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RE: Abbreviated Syntax "//"

From: Emerson <emerson@harvestman.net>
Date: Tue, 16 Sep 2003 17:01:17 +0100
To: "'Kay, Michael'" <Michael.Kay@softwareag.com>, <public-qt-comments@w3.org>
Message-ID: <000001c37c6b$c4145e80$833e353e@genesis>


I know that the current interpretation of "//" has been around since
Xpath 1.0, but what im suggesting is actually not that much of a
departure from the concepts and patterns that Xpath uses elsewhere.

For example, using the abreviated parent syntax is it not possible to




I see no difference between ".." and "//".  The key to understanding
this suggestion in my opinion is to see that "//" translates
syntactically to "/X" or "/X/" depending on whether it is followed by
another step.  Expansion is an abstract creation of the free mind, and
does not actually become part of the synatx of the expression. To say
that "//para" expands to "/descendant-or-self::node()para" is
meaningless when processing the Xpath statement, because like "..", "//"
is an abreviation - and therefore both a separator and a step.

I would liken the problem to that of a URL, where sometimes there is a
trailing "/"  i.e. "http://harvestman.net/" and othertimes there is not
"http://harvestman.net".  But to a suitably equipped URL/URI parser, the
distinction is irrelevant, because the trailing slash "/" serves no
purpose unless there is a following path.  

I belive that Xpath should behave the same way, that is... to make the
distinction between the separator "/" and the step. 

[36]    PathExpr    		::=	("/" RelativePathExpr?)
						| ("//"
						| RelativePathExpr

[37]    RelativePathExpr	::=	StepExpr (("/" | "//")

Nowhere in the above Xpath grammar can "//" be followed by a "/" so I
can not see how you could ever end up with an expression of "///"

All that is required is to modify the production of [36] to become:

[36]    PathExpr    		::=	(("/" | "//") RelativePathExpr?)
						| RelativePathExpr

Similaryly production [37] to 

[37]    RelativePathExpr	::=	StepExpr ( "//" | (("/" | "//")

Or less pedandically if your not concerned about trailing "/"

[37]    RelativePathExpr	::=	StepExpr (("/" | "//")

I would debate just how infrequently the expressions you showed are
used, expecially since "//" abreviates one of the most common and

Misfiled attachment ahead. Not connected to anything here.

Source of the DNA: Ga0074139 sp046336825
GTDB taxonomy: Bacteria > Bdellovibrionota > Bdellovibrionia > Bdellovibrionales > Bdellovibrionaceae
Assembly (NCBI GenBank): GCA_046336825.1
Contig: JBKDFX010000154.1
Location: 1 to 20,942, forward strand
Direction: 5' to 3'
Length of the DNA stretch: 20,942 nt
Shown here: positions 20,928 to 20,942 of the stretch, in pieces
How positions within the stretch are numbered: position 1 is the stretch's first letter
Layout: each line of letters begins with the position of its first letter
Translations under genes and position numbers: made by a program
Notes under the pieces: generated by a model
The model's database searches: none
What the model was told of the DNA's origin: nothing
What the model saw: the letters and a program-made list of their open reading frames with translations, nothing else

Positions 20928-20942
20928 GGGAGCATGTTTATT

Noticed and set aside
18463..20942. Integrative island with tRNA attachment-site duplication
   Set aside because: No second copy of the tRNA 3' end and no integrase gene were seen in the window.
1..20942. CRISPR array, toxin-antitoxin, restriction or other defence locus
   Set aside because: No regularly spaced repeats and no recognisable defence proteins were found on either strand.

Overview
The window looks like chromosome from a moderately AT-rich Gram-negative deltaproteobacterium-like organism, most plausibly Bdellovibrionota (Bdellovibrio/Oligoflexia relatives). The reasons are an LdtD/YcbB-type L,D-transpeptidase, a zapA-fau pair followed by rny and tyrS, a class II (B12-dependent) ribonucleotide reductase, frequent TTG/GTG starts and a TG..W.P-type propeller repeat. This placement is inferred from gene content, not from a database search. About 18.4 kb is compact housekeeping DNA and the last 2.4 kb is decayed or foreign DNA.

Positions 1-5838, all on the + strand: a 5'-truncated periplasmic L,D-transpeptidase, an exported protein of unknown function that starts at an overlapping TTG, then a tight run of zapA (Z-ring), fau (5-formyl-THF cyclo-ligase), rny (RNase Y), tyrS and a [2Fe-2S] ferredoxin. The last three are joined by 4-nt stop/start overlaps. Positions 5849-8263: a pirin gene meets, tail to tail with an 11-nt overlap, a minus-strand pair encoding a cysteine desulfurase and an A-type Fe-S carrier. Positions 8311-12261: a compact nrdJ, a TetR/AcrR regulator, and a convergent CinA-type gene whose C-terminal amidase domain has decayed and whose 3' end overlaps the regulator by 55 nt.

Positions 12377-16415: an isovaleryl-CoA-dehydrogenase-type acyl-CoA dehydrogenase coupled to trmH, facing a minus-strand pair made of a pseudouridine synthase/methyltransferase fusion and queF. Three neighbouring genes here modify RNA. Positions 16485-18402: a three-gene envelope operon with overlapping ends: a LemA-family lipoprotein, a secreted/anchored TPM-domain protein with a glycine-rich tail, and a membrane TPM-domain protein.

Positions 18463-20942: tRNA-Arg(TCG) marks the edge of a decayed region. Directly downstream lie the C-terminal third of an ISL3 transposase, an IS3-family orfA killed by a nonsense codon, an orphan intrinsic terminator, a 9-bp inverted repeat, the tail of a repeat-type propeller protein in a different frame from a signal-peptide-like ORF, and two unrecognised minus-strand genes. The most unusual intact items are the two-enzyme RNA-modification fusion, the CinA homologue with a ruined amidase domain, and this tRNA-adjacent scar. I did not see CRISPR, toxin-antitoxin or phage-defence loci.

syntactically long location steps.  I personally use "//" all the time,
though I can understand that many users may steer away from the
overhead, suffice to say that my implementation provides optimisations
such that using "//" does not incur the cost of selecting all descendant
nodes in a document.


-----Original Message-----
From: Kay, Michael [mailto:Michael.Kay@softwareag.com] 
Sent: Tuesday, 16 September 2003 4:22 PM
To: emerson@harvestman.net; public-qt-comments@w3.org
Subject: RE: Abbreviated Syntax "//"

If "//" expanded to "/descendant-or-self::node()" then "//para" would
expand to "/descendant-or-self::node()para", which would be a syntax

The language could of course be defined so that "//" was a valid
expression, meaning perhaps //* or //node() or even /|//node(), but
since all these possible interpretations can already be easily written,
there seems little benefit in abbreviating them further, especially as
none of these expressions seem to be frequently required in practice.

Also, if "//" was a valid expression, then it could be followed by the
"/" operator, exacerbating further the problems in parsing pathological
expressions such as "///".
Michael Kay 

> -----Original Message----- 
> From: Emerson [mailto:emerson@harvestman.net] 
> Sent: 16 September 2003 03:11 
> To: public-qt-comments@w3.org 
> Subject: Abbreviated Syntax "//" 
> Ive just noticed something that hasn't bothered me in the 
> past due mainly to an omission on my part.  In implementing 
> some Xpath 2.0 features into my now hybrid 1.0 processor I 
> noticed that according to both specifications; 
The abreviated, location path in 1.0 speak, or path expression in 2.0
language  i.e. "//" Is actually interpreted as
"/descendant-or-self::node()/" rather than "/descendant-or-self::node()"
I beg to ask, why the trailing slash "/" ?  
This forces the abreviated syntax to have a following step, when there
is a perfectly valid reason for wanting to use "//" alone.
I don't like to deviate, but this is one part of the grammar that I
don't think I will be enforcing... 
Received on Tuesday, 16 September 2003 12:05:15 UTC

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